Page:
However, unlike some other countries, travellers arriving in Nigeria are released into the country after the basic checks and they are advised to self-isolate in their homes if they suspect any symptoms.
But it is hard to determine if such measures would be adhered to by travellers who must have come from China since the outbreak of Covid19, in the absence of a dedicated monitoring system.
A medical doctor who pleaded for anonymity criticised the safety measure being carried out by the government. According to him, it is safer for the government to quarantine travellers from Wuhan through the incubation period of the virus, which is 14 days.
” The Nigerian government asking travellers from China to self-isolate is wrong. If there is no one to monitor them, they might not corporate and that can be dangerous,” he told The ICIR.
However, Dr. Nsofor, stated that the self-isolation advisory is a standard procedure. He, however, expressed concern that the government had no way of monitoring the travellers after releasing them into the country.
According to him, it would be alarming if anyone displaying symptoms at the airport was identified and there are no facilities to quarantine them.
The ICIR tried to reach out to the Lagos State health commissioner, Akin Abayomi, who in several tweets has updated the public on the government’s preparedness level for coronavirus in the state, but he didn’t respond to messages sent to his social media platform.
To observe the method in which travellers are checked at the airport and to determine the effectiveness of the self-isolation advisory method employed by the federal government, The ICIR wrote to the Federal Ministry of Health asking for access to the arrival terminal of the Nnamdi Azikwe International Airport.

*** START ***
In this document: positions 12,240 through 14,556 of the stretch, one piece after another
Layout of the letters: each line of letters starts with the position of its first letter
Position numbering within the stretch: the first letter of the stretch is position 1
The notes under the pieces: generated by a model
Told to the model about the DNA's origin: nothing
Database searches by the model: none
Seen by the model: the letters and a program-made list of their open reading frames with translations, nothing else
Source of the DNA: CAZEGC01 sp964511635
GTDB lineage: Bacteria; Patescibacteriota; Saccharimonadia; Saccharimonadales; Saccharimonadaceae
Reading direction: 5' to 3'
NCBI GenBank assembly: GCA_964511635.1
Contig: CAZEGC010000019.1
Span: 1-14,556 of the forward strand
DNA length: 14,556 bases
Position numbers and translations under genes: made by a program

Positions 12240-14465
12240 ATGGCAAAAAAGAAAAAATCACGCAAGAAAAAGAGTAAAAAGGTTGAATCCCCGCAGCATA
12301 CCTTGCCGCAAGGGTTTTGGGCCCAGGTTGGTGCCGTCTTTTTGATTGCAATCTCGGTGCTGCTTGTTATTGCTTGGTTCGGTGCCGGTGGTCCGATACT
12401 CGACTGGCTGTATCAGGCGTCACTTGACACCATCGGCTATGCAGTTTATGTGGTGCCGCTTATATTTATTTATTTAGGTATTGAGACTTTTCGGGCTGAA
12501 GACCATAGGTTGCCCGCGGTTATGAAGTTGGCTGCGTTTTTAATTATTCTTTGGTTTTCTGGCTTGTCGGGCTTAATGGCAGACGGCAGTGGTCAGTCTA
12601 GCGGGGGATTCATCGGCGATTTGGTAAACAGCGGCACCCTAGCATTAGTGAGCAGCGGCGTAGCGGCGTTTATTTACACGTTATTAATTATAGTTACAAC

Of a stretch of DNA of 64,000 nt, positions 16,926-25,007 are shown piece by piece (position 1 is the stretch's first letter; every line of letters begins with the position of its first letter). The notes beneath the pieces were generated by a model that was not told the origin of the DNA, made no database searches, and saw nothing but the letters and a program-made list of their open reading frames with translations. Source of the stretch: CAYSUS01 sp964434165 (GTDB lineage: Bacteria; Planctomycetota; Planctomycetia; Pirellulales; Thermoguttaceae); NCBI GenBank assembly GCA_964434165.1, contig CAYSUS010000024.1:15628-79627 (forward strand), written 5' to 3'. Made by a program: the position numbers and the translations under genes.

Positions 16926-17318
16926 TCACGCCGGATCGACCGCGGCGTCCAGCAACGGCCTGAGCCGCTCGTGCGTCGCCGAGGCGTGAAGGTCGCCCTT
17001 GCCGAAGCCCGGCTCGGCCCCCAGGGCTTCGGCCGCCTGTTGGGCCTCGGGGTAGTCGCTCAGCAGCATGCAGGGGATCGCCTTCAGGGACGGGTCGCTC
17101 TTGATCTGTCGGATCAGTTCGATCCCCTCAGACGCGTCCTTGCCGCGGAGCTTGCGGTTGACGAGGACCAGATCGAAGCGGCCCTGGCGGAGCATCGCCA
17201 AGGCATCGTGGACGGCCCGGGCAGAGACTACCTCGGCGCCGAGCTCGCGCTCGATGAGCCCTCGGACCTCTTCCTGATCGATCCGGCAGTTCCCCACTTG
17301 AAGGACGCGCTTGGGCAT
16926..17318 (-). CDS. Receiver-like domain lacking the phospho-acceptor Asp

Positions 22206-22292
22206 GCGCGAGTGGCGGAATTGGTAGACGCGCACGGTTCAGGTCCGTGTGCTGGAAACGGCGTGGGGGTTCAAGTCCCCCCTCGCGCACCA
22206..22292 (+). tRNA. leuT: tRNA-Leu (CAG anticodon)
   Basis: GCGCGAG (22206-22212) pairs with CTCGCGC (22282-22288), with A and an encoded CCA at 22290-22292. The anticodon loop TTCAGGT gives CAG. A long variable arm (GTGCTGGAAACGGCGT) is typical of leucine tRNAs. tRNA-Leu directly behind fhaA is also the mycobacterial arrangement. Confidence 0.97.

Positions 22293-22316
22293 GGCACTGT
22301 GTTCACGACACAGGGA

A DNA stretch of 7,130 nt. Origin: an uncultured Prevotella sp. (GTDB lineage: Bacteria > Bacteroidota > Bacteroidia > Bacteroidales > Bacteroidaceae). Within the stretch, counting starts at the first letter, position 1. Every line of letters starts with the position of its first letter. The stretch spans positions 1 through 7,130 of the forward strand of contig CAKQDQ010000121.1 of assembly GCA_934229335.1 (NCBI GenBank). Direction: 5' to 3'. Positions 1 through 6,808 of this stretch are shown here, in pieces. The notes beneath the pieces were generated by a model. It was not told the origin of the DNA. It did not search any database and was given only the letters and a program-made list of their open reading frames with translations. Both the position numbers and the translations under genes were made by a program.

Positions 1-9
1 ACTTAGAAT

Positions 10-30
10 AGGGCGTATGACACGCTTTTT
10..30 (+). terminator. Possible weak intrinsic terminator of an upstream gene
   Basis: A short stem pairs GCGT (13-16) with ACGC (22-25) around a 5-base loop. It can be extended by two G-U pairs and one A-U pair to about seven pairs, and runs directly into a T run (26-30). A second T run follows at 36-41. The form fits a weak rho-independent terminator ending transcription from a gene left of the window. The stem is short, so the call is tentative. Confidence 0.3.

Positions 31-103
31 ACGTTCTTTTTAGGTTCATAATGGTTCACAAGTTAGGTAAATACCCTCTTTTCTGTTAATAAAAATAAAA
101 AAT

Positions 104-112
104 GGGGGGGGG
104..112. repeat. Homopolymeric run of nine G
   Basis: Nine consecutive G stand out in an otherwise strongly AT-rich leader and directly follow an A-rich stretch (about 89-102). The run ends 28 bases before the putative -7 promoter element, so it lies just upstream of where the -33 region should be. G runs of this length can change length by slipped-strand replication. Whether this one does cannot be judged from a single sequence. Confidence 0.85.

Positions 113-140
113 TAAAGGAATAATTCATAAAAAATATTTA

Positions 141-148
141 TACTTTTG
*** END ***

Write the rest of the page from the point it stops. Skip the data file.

The request was submitted on January 30 to both the Permanent Secretary and the Minister of Health but at the time of filing this report, it was discovered that while the letter has been approved, the Director of Port Health Services, who is in charge of granting approval, has been absent from the office.
Meanwhile, the minister has revealed that N71 million was released to the Port Health Services Division of the ministry to handle and manage cases of Coronavirus.
The minister also announced that Nigeria would spend N620 million special intervention fund to monitor, detect and contain the deadly Coronavirus. He stated this when he appeared before the Senate Committee on health, Punch reported.
Porous land and sea borders
While the government has worked to ensure that the international airports are manned to an extent, Nigeria’s land and sea borders are still porous – an indication that the preparedness against coronavirus is weak, at best.
Controller-General of Nigerian Immigration Service (NIS), Mohammed Babandede once affirmed that the porous borders in the country pose security risks.
While speaking at a function in Kano, Babandede lamented the inability of Immigration to render maximum control of the 140 recognised land borders in the country.
“There is no country or institution without challenge. Our major challenge at the Immigration presently is the inability to control the 140 borders in the country. We still have unsecured borders and this administration is trying to manage that.
“The borders are so porous and we need to have more border patrol bases and posts and again, enough border patrol vehicles to monitor all border axes,” he said.